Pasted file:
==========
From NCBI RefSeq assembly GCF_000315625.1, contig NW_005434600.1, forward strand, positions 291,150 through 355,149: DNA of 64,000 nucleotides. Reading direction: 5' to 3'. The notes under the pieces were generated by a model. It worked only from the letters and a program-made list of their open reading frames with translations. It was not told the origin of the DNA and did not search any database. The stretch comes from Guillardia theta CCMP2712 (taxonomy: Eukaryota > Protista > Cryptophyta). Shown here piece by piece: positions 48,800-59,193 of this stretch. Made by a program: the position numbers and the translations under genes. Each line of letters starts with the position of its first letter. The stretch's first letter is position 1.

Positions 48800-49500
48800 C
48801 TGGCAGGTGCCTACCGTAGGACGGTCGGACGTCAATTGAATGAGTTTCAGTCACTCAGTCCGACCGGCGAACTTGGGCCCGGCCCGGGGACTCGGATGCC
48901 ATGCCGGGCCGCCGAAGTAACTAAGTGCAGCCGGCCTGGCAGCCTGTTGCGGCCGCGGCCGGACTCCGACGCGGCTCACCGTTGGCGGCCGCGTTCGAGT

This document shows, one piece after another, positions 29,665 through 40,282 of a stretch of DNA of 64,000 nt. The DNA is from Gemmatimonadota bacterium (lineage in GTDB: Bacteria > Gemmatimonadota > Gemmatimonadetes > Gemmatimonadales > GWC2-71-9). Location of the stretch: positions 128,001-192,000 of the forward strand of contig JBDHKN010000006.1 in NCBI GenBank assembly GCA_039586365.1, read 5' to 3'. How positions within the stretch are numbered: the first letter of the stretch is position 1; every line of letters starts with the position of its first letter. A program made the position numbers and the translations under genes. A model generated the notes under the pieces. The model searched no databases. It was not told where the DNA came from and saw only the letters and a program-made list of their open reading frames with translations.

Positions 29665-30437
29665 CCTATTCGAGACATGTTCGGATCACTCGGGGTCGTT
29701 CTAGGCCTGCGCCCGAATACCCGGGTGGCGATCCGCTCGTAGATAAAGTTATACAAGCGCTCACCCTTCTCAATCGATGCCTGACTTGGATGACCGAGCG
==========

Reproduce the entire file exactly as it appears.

From NCBI RefSeq assembly GCF_000315625.1, contig NW_005434600.1, forward strand, positions 291,150 through 355,149: DNA of 64,000 nucleotides. Reading direction: 5' to 3'. The notes under the pieces were generated by a model. It worked only from the letters and a program-made list of their open reading frames with translations. It was not told the origin of the DNA and did not search any database. The stretch comes from Guillardia theta CCMP2712 (taxonomy: Eukaryota > Protista > Cryptophyta). Shown here piece by piece: positions 48,800-59,193 of this stretch. Made by a program: the position numbers and the translations under genes. Each line of letters starts with the position of its first letter. The stretch's first letter is position 1.

Positions 48800-49500
48800 C
48801 TGGCAGGTGCCTACCGTAGGACGGTCGGACGTCAATTGAATGAGTTTCAGTCACTCAGTCCGACCGGCGAACTTGGGCCCGGCCCGGGGACTCGGATGCC
48901 ATGCCGGGCCGCCGAAGTAACTAAGTGCAGCCGGCCTGGCAGCCTGTTGCGGCCGCGGCCGGACTCCGACGCGGCTCACCGTTGGCGGCCGCGTTCGAGT

This document shows, one piece after another, positions 29,665 through 40,282 of a stretch of DNA of 64,000 nt. The DNA is from Gemmatimonadota bacterium (lineage in GTDB: Bacteria > Gemmatimonadota > Gemmatimonadetes > Gemmatimonadales > GWC2-71-9). Location of the stretch: positions 128,001-192,000 of the forward strand of contig JBDHKN010000006.1 in NCBI GenBank assembly GCA_039586365.1, read 5' to 3'. How positions within the stretch are numbered: the first letter of the stretch is position 1; every line of letters starts with the position of its first letter. A program made the position numbers and the translations under genes. A model generated the notes under the pieces. The model searched no databases. It was not told where the DNA came from and saw only the letters and a program-made list of their open reading frames with translations.

Positions 29665-30437
29665 CCTATTCGAGACATGTTCGGATCACTCGGGGTCGTT
29701 CTAGGCCTGCGCCCGAATACCCGGGTGGCGATCCGCTCGTAGATAAAGTTATACAAGCGCTCACCCTTCTCAATCGATGCCTGACTTGGATGACCGAGCG